Over time, we earn our children’s trust in other ways: following through on the promise we
make to play a game with them later, not breaking a confidence, picking them up on time.
At the same time, we extend our trust to them by expecting the best from them and believing in their fundamental goodness and potential.
As parents and au pairs, we trust in the power of human development to help our child grow, learn, and mature. We trust that although our child may act like a child today,
he or she is always developing into a more mature person (just as, hopefully, we are.) We
trust that no matter what he or she does, there is always the potential for positive change.
Trust does not mean blindly believing what your teenager tells you. Trust means not giving
up on your child, no matter what he or she does.
Trust means never walking away from the relationship in frustration, because you trust that she needs you and that you will find a way to
work things out.
Encourage, Encourage, Encourage.
Think of your child as a plant who is programmed by nature to grow and blossom. If you
see the plant has brown leaves, you consider if maybe it needs more light, more water, more fertilizer. You don’t criticize it and yell at it to straighten up and grow right. Kids form their view of themselves and the world every day. They need your encouragement to see themselves as good people who are capable of good things. And they need to know
you’re on their side. If most of what comes out of your mouth is correction or criticism, they won’t feel good about themselves, and they won’t feel like you’re their ally. You lose your only leverage with them, and they lose something every kid needs: to know they have an adult who thinks the world of them.
Remember that respect must be mutual.
Pretty obvious, right? But we forget this with our kids, because we know we’re supposed to be the boss. You can still set limits (and you must), but if you do it respectfully and with empathy, your child will learn both to treat others with respect and to expect to be treated respectfully himself.
Once when I became impatient with my then 3 year old, he turned to me and said “I don’t
like it when you talk to me that way.” A friend who was with us said, “If he’s starting this early, you’re going to have big problems when he’s a teenager!” In fact, rather than challenging my authority, my toddler was simply asking to be treated with the dignity he had come to expect.
Now a teenager, he continues to treat himself, me, and others, respectfully. And he chooses peers who treat him respectfully. Isn’t that what we all want for our kids?
Think of relationships as the slow accretion of daily interactions.
You don’t have to do anything special to build a relationship with your child. The good — and bad — news is that every interaction creates the relationship. Grocery shopping, carpooling and bathtime matter as much as that big talk you have when there’s a problem. He doesn’t want to share his toy, or go to bed, or do his homework?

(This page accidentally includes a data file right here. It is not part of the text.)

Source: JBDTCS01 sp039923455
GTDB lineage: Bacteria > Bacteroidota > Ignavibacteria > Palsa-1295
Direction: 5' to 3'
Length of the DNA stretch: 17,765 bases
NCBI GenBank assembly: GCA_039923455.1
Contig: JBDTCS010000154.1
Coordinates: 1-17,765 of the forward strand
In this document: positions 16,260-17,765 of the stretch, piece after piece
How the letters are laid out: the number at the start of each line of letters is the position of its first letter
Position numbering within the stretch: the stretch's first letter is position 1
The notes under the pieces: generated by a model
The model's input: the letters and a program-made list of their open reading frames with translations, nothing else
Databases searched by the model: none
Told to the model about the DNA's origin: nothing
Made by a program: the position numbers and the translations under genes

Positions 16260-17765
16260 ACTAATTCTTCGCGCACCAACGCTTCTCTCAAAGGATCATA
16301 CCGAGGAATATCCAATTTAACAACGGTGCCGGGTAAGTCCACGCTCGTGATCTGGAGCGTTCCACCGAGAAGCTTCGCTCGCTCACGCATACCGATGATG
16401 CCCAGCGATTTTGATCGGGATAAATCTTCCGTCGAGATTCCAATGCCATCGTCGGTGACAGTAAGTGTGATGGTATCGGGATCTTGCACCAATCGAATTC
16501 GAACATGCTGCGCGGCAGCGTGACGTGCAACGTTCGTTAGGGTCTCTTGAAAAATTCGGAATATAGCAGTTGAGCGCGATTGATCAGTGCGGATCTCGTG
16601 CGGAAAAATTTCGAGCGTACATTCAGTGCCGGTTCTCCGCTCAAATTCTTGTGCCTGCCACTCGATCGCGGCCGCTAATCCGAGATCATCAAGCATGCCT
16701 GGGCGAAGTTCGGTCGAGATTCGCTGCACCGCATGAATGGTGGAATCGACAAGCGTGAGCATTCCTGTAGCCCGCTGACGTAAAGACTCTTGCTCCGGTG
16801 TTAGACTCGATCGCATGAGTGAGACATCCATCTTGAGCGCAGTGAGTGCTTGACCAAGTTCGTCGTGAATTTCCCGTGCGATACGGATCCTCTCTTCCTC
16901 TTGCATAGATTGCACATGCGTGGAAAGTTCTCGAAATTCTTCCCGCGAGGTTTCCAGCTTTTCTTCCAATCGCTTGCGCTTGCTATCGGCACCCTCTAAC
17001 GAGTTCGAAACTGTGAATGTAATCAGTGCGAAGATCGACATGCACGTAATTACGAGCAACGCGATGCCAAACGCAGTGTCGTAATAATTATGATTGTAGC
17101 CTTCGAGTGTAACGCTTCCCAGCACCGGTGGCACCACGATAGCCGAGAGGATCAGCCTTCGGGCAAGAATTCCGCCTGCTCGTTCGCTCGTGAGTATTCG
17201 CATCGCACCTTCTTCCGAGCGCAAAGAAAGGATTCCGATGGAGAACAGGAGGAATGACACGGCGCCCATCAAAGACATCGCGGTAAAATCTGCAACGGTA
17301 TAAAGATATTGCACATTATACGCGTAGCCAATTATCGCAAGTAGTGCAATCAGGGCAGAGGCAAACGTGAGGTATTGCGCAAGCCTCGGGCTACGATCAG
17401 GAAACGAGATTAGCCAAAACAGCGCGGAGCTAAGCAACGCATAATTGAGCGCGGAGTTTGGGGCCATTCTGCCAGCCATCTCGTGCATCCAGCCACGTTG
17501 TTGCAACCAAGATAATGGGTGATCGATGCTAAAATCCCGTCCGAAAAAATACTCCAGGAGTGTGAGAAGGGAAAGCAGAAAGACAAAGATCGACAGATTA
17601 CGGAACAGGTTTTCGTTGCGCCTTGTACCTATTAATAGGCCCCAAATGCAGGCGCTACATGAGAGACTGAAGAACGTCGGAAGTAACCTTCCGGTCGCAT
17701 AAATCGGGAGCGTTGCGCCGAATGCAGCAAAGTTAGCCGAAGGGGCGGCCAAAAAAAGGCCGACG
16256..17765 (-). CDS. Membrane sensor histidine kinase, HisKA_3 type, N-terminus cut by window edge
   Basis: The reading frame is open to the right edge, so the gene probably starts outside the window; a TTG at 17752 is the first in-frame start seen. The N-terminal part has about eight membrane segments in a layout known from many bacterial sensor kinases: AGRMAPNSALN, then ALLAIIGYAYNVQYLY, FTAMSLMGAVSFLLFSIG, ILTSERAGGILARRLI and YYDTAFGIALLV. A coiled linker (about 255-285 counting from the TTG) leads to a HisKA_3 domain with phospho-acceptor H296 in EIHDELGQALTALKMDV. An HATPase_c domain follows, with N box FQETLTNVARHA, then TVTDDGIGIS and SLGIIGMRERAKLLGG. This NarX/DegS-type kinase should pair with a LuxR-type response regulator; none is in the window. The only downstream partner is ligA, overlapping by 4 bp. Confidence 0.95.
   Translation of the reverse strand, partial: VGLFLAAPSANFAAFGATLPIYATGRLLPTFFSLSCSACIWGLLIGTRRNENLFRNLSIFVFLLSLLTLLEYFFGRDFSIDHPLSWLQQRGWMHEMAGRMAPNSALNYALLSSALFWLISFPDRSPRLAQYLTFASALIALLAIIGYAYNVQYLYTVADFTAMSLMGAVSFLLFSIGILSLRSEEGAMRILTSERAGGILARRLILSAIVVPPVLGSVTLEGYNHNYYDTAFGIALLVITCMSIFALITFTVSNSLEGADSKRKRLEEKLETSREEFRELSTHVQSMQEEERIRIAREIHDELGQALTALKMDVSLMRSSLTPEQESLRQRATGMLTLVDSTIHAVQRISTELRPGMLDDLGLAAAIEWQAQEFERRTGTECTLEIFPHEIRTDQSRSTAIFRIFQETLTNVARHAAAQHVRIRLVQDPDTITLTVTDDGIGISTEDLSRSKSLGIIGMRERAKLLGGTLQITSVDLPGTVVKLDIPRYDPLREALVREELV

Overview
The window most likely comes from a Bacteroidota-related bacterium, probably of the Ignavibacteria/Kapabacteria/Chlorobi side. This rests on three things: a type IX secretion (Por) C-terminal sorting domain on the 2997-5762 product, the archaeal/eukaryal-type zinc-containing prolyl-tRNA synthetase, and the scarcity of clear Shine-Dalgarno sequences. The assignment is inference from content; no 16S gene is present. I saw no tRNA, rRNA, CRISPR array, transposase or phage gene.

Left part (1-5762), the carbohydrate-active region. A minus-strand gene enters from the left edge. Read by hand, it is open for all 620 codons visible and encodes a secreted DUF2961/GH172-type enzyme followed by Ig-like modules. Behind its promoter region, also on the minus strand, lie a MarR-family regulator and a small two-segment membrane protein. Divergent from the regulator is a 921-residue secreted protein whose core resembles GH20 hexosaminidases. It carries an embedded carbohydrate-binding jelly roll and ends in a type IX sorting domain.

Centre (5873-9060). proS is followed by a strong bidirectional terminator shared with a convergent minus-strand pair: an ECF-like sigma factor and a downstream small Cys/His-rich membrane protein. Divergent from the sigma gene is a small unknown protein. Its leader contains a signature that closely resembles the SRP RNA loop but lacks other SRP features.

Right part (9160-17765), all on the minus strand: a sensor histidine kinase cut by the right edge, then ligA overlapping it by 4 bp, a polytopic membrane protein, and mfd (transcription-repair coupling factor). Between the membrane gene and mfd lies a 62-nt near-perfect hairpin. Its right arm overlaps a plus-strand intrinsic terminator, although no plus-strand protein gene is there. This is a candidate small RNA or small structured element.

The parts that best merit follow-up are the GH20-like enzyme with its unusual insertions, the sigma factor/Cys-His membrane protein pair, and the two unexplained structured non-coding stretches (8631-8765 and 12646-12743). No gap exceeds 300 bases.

How you handle it is one brick in the foundation of your permanent relationship, as well as
his ideas about all relationships. That’s one reason it’s worth thinking through any recurring interactions that get on your nerves to see how you might handle them differently.
Interactions that happen more than once tend to initiate a pattern. Nagging and
criticizing are no basis for a relationship with someone you love. And besides, your life is too short for you to spend it in a state of annoyance.
Communication habits start early.
Do you listen when she prattles on interminably about her friends at preschool, even when you have more important things to think about?
Then she’s more likely to tell you about her interactions with boys when she’s fourteen.
It’s hard to pay attention when you’re rushing to pick up food for dinner and get home, but if you aren’t really listening, two things happen. You miss an opportunity to learn about and teach your child, and she learns that you don’t really listen so there’s not much point in talking.
Don’t take it personally.
Your teenager slams the door to her bedroom. Your ten year old huffs “Mom, you never understand!” Your four year old screams “I hate you, Daddy!” What’s the most important thing to remember? DON’T TAKE IT PERSONALLY!
This isn’t primarily about you, it’s about them: their tangled up feelings, their difficulty controlling themselves, their immature ability to understand and express their emotions. Taking it personally wounds you, which means you do what we all do when hurt: either close off, or lash out, or both. Which just worsens a tough situation for all concerned.
Remembering not to take it personally means you:
• take a deep breath
• let the hurt go
• remind yourself that your child does in fact love you but can’t get in touch with it at the
• consciously lower your voice
• try hard to remember what it feels like to be a kid who is upset and over-reacting.
• think through how to respond calmly and constructively